Kim: Gosh, absolutely. All cases come with a certain piece of emotion. But when you’re talking about loss of a baby loss of a new mom and also living patients, brain-injured babies, that have got challenges for the rest their lives, there’s high emotion from everybody. So obviously our job is there to try and figure out. I always explain it as a jigsaw puzzle to my clients that I need to piece together all of the facts, not just the client’s views and what they think happened. I need to get to the nitty-gritty. Was it just simply an accident? And one of those things that couldn’t have been avoided or has something gone seriously wrong that needs to be dealt with
Libby: What Ockenden brought out was an interesting mixture of things which were going wrong at the Shrewsbury and Telford NHS trust. There was a sloppiness with post-it notes, having vital data stuck on them, and then post-it notes get lost and checks not made, but also a culture of bullying spoken of, and that, of course, means people are afraid to speak up and acknowledge and call out mistakes. That must be something which you find sometimes that it’s just hard to get people to admit mistakes. And as we all know, in everything from aerospace to medicine, admitting mistakes is the way that things get made better.
Kim: Well, that’s it. I mean, I think that question there is quite multifaceted really in any type of occupation, you kind of feel like you have to ‘toe the line’ and, maternity service is no different. You don’t want to jeopardise your own job, but there’s a lot of wonderful people within the NHS that are there to do right by the patients. And it’s also reassuring to see that some of those are still coming out from the woodwork. And Donna mentioned yesterday that even in March, this year, just as they were putting the final pieces to the report, there were still staff members coming out saying, look, these things are still happening.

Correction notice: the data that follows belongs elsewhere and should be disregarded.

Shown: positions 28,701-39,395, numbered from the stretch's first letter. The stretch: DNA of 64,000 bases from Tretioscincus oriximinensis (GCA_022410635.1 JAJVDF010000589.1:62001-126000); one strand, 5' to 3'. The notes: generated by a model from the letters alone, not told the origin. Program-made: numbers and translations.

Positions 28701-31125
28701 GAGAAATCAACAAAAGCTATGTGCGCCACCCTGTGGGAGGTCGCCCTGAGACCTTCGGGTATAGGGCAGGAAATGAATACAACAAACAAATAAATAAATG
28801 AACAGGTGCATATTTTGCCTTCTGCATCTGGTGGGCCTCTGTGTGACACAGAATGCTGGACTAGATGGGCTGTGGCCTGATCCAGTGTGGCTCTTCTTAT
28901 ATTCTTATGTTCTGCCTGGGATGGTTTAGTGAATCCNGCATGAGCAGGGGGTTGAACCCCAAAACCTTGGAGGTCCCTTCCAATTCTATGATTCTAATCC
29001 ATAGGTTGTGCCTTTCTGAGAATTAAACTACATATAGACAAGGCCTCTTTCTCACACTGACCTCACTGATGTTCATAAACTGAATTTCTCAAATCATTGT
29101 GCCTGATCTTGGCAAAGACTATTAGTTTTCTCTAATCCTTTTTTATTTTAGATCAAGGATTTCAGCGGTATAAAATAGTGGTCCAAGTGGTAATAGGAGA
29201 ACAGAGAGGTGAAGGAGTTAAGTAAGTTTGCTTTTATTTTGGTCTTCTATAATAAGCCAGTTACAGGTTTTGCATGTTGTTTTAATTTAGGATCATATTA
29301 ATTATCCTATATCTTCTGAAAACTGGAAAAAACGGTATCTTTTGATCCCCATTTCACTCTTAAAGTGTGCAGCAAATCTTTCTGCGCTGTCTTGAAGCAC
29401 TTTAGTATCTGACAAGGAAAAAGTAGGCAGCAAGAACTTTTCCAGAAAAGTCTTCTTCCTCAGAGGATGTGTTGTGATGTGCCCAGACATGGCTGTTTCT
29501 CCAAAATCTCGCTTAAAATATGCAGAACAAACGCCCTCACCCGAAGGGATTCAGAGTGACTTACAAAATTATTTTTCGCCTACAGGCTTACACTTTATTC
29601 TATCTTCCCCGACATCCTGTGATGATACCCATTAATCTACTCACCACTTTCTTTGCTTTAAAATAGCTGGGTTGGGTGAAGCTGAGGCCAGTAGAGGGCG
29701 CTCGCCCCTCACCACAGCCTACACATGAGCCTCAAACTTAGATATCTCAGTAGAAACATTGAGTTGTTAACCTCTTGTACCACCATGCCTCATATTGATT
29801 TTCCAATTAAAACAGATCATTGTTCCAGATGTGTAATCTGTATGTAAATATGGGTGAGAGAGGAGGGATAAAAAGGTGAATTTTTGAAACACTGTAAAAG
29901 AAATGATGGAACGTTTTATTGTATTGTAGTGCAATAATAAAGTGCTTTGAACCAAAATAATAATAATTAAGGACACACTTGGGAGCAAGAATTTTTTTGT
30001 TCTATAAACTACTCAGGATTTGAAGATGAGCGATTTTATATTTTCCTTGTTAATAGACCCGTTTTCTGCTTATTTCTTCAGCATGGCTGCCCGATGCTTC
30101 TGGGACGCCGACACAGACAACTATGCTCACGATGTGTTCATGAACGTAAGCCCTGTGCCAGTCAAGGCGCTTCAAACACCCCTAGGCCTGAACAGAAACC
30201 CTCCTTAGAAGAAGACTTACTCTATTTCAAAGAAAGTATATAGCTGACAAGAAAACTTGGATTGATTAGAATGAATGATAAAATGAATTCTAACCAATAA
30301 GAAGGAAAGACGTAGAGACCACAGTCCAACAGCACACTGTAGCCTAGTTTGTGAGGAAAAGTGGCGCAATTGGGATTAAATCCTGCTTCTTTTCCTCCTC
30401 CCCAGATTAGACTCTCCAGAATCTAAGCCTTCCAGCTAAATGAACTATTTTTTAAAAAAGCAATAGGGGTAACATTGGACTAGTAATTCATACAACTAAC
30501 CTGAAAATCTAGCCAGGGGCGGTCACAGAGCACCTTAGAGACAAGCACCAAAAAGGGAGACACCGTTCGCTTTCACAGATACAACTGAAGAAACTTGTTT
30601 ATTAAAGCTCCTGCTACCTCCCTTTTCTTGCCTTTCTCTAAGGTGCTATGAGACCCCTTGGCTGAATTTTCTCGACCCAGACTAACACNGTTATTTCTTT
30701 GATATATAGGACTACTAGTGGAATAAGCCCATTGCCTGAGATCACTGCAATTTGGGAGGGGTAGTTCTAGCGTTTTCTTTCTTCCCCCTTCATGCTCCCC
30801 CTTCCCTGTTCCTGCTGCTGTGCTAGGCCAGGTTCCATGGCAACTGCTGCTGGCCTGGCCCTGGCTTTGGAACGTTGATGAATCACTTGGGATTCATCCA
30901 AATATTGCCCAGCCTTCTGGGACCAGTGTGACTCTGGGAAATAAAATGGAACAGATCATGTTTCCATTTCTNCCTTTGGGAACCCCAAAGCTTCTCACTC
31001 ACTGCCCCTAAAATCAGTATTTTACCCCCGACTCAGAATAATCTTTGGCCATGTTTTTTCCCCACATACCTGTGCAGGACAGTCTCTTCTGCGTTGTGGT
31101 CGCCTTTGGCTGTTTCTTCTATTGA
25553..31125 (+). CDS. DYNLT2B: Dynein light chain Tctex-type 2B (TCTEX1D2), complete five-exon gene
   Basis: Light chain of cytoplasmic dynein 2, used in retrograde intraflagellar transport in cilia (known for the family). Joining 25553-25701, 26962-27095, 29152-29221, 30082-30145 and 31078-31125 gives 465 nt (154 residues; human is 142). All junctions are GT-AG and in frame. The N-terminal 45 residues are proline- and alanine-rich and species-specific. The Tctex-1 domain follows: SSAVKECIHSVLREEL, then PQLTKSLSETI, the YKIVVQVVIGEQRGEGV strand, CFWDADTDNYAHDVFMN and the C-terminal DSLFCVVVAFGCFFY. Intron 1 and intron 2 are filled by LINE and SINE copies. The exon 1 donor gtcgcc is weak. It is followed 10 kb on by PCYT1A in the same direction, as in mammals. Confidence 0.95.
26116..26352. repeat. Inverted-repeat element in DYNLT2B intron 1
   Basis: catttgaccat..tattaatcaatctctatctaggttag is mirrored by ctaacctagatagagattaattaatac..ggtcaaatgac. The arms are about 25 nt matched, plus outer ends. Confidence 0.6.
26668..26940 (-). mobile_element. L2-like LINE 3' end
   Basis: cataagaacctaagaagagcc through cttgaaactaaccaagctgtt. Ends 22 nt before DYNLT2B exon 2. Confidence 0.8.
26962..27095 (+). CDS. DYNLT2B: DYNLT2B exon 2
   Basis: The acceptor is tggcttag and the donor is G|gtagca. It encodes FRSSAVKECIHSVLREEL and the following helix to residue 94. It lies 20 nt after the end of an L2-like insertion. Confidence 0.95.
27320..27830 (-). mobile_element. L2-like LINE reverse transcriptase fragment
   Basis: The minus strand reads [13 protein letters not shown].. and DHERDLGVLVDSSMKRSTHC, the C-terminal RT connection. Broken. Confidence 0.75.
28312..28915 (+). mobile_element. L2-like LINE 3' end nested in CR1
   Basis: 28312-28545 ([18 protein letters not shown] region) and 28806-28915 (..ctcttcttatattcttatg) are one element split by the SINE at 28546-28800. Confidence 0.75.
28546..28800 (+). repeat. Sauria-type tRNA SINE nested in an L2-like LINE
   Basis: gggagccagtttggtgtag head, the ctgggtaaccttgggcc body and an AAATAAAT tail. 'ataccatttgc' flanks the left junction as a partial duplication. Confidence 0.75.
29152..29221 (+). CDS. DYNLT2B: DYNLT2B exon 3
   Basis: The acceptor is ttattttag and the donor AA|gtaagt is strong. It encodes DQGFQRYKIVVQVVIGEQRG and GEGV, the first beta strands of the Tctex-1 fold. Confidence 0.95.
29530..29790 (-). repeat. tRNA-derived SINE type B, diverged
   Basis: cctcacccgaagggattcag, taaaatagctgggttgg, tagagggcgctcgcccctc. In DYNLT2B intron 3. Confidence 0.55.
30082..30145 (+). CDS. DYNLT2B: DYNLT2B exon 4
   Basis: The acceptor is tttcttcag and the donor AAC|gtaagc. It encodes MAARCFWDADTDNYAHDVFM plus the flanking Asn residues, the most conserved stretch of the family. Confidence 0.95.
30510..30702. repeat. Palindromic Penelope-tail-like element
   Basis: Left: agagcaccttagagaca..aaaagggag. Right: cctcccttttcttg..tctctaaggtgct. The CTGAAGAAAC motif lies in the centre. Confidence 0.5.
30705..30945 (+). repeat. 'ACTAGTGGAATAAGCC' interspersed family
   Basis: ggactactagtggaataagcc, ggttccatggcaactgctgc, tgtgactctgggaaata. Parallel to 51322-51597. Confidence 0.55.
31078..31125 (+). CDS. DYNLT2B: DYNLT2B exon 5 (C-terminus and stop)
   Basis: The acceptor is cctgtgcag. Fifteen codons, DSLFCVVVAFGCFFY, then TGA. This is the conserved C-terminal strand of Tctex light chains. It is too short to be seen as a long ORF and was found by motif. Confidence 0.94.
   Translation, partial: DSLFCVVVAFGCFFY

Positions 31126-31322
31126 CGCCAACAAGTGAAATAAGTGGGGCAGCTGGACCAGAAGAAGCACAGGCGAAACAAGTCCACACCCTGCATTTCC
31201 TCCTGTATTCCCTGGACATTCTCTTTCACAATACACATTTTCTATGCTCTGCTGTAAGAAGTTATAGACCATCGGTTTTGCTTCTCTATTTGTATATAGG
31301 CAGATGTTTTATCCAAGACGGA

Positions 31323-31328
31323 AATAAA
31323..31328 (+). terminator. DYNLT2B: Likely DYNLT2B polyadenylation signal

And it’s, mightily brave of these staff members to do it, but it shouldn’t have to be brave. It should be a natural thing to happen. We should be able to speak out and we should be able to raise questions if we have them and challenge our own bodies. I know in my workplace I’m happy to voice my opinion and that’s actually quite welcome. And sometimes I’m wrong, sometimes I’m right. That’s how we all learn. And it’s that learning lesson that just doesn’t seem to be being acknowledged as a key factor in moving forward and providing a better service.
Libby: And finally, perhaps just briefly, what about accountability? I mean, five former bosses of this particular trust have moved on to profitable promotions and positions elsewhere within and beyond the NHS. From a legal point of view should people be held more accountable for past management failures and presiding over disasters like this?
Kim: I absolutely do. I think there should be more transparency as well. Being blunt to me, it seems like people, certain people, not many, but certain people can seemingly toy with people’s lives – cause utter mayhem a disruption and then move on to another role as though nothing has happened and potentially go on to do the same again there. In other professions, that doesn’t happen because of how transparent you have to be. Whereas again, in NHS you touched upon Libby, is that there there’s an element of shrouding. And until such time that we break down those barriers and start accepting and admitting, then the accountability is just going to fall by the wayside.
Libby: Well, indeed we have the, the example of the post office as well. So you would be in favour of better accountability in public services. Kim Huggins from Devonshire Claims Solicitors.